When you hear him talk you can begin to understand why Democratic Presidential candidate Bernie Sanders is drawing such huge crowds for his appearances. There is none of that political mumbo-jumbo and party line fakery like some of the comments on the nuclear agreement with Iran. Just a frankness, sometimes even a bluntness, that to some extent hits all sides.   He doesn’t say the Affordable...

Lewis Donohew: Bankruptcy judge Joe Lee's influence will continue despite his passing

Many years ago I came to know Joe Lee—who was to become a noted U.S. Bankruptcy Judge for the Eastern District of Kentucky—as a fellow student at UK. I came to know him better when he recruited me to join a fraternity in which he was an officer and he became my sponsor, or “big brother.”   Joe Lee Joe was a former high school quarterback and later a veteran before coming to UK, making...

Lewis Donohew: Fox News' views on the Brian Williams saga are hypocritical at best

Brian Williams’ story that he had been on a helicopter forced down by hostile fire in Iraq (for which he has now apologized and been put on unpaid leave for six months), generated this comment from a Fox News analyst:   “The admission raises serious questions about his credibility in a business that values that quality above all else.”   When you stop laughing, I’d like to point out...

Lewis Donohew: Old line about theory and practice may insult us eggheads but isn't true

Back in the days when I still thought I knew how cars worked (and my cars often didn’t) I knew a couple of things I could do to diagnose the problems. Sometimes I got it right, but if I didn’t I was lost and had to call a mechanic. The mechanic understood how the whole thing worked. If he did this, then this would happen.   That’s also true of theories. It explains how something works...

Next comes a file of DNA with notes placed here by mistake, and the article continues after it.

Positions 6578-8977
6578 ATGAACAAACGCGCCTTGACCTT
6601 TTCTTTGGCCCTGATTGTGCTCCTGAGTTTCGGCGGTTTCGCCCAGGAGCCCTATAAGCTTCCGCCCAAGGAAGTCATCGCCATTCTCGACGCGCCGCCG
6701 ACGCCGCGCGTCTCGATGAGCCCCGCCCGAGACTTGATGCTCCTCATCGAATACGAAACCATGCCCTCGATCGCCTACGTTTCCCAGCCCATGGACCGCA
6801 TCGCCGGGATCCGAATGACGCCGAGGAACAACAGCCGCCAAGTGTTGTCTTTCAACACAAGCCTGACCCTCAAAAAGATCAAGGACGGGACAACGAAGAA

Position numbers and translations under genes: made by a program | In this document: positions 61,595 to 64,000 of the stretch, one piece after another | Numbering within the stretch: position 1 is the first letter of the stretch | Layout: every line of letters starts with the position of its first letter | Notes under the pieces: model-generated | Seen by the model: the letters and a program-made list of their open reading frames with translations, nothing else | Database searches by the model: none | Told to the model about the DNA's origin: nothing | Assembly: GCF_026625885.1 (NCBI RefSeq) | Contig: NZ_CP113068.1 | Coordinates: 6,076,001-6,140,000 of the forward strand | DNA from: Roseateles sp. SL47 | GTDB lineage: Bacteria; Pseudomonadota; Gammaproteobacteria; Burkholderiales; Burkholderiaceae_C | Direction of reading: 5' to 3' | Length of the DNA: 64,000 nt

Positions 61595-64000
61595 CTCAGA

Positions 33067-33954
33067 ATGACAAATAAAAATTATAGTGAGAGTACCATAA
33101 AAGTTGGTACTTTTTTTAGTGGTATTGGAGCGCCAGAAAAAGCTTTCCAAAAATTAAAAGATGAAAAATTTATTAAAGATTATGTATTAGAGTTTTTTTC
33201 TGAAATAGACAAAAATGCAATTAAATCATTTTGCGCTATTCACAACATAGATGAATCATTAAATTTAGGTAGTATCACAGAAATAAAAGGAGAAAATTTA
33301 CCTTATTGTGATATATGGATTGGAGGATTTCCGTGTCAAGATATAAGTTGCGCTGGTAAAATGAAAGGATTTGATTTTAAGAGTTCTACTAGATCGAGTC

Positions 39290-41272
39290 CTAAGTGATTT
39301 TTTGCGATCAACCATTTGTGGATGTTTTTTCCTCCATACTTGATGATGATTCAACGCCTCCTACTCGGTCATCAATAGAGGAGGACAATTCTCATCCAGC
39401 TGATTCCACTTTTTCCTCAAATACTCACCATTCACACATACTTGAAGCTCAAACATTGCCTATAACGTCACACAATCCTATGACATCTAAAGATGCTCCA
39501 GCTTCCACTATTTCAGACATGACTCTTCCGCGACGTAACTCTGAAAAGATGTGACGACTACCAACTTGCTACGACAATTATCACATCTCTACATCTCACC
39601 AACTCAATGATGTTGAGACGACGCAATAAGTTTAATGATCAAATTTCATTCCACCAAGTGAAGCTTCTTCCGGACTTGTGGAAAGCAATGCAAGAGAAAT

Lewis Donohew: As long as trusty Suburban keeps on keeping on, we’ll postpone goodbyes

Now in its 20th year, our Chevy Suburban has traveled 254,000 miles, and a mechanic we trust thinks it will be good for another 150,000. It still looks, runs and rides great, including long trips loaded with gear for our snowbird stays. We think of it as a member of the family, and it will be a sad day when we tell it goodbye.   The fates have delivered us six children who all live in different...

Lewis Donohew: Learning to be more accepting, even of my impatient friends

“Where are you going?” I recently asked a friend. An innocuous question, I thought, but one that led to an unexpected—and to me somewhat irritating—reply.   He didn’t answer my question, but instead asked: “Do you think I should be staying here and helping you work?”   No, that’s not what I was thinking. I just wanted to know where he was headed. If it was to lunch I planned...

Lewis Donohew: Good for news media to do interpretation stories, but need to get it right

A couple of newspaper stories I’ve read lately – one about tobacco sales and the other about cash home sales – left me feeling somewhat uneasy about the state of reporting.   The one about tobacco implied that farmers who have continued to grow it after “the buyout” a few years back will face a tough situation, now that the last of the checks supporting the compensation for...